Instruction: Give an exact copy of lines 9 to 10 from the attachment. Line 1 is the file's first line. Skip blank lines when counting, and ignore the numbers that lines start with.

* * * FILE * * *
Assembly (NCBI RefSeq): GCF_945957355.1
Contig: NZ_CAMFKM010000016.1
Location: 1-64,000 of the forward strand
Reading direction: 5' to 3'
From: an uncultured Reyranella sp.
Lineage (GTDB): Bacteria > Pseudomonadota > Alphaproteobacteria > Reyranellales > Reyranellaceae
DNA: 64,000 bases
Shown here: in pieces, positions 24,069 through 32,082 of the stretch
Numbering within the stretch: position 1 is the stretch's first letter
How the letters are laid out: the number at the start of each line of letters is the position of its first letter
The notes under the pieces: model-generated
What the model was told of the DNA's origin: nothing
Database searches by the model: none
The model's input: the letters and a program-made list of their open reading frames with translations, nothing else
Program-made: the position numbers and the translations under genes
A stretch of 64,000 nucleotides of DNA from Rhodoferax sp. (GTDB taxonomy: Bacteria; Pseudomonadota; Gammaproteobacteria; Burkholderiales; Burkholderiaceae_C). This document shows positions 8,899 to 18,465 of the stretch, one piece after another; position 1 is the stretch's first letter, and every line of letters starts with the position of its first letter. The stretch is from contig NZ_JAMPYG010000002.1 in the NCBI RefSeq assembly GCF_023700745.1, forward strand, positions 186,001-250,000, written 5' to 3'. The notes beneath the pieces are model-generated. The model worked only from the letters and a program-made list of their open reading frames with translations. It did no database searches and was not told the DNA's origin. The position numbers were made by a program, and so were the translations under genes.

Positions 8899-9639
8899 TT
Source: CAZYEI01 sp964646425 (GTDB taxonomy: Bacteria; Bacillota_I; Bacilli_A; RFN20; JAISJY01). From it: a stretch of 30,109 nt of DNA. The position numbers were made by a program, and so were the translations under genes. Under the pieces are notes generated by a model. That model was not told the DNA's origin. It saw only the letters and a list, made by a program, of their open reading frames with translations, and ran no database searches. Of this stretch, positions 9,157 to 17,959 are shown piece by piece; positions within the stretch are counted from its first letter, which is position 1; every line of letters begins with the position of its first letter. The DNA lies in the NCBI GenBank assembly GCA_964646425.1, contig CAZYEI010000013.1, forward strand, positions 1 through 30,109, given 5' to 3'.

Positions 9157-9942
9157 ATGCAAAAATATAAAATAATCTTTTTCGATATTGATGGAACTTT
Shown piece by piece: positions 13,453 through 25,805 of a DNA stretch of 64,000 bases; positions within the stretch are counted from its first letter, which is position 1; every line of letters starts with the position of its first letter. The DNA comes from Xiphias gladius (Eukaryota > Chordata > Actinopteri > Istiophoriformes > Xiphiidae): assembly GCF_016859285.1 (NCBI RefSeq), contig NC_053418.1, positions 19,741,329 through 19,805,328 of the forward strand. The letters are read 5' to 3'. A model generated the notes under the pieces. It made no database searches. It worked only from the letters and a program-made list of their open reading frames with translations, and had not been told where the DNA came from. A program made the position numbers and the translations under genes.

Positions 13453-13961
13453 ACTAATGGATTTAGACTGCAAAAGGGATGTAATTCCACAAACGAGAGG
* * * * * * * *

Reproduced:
Numbering within the stretch: position 1 is the stretch's first letter
How the letters are laid out: the number at the start of each line of letters is the position of its first letter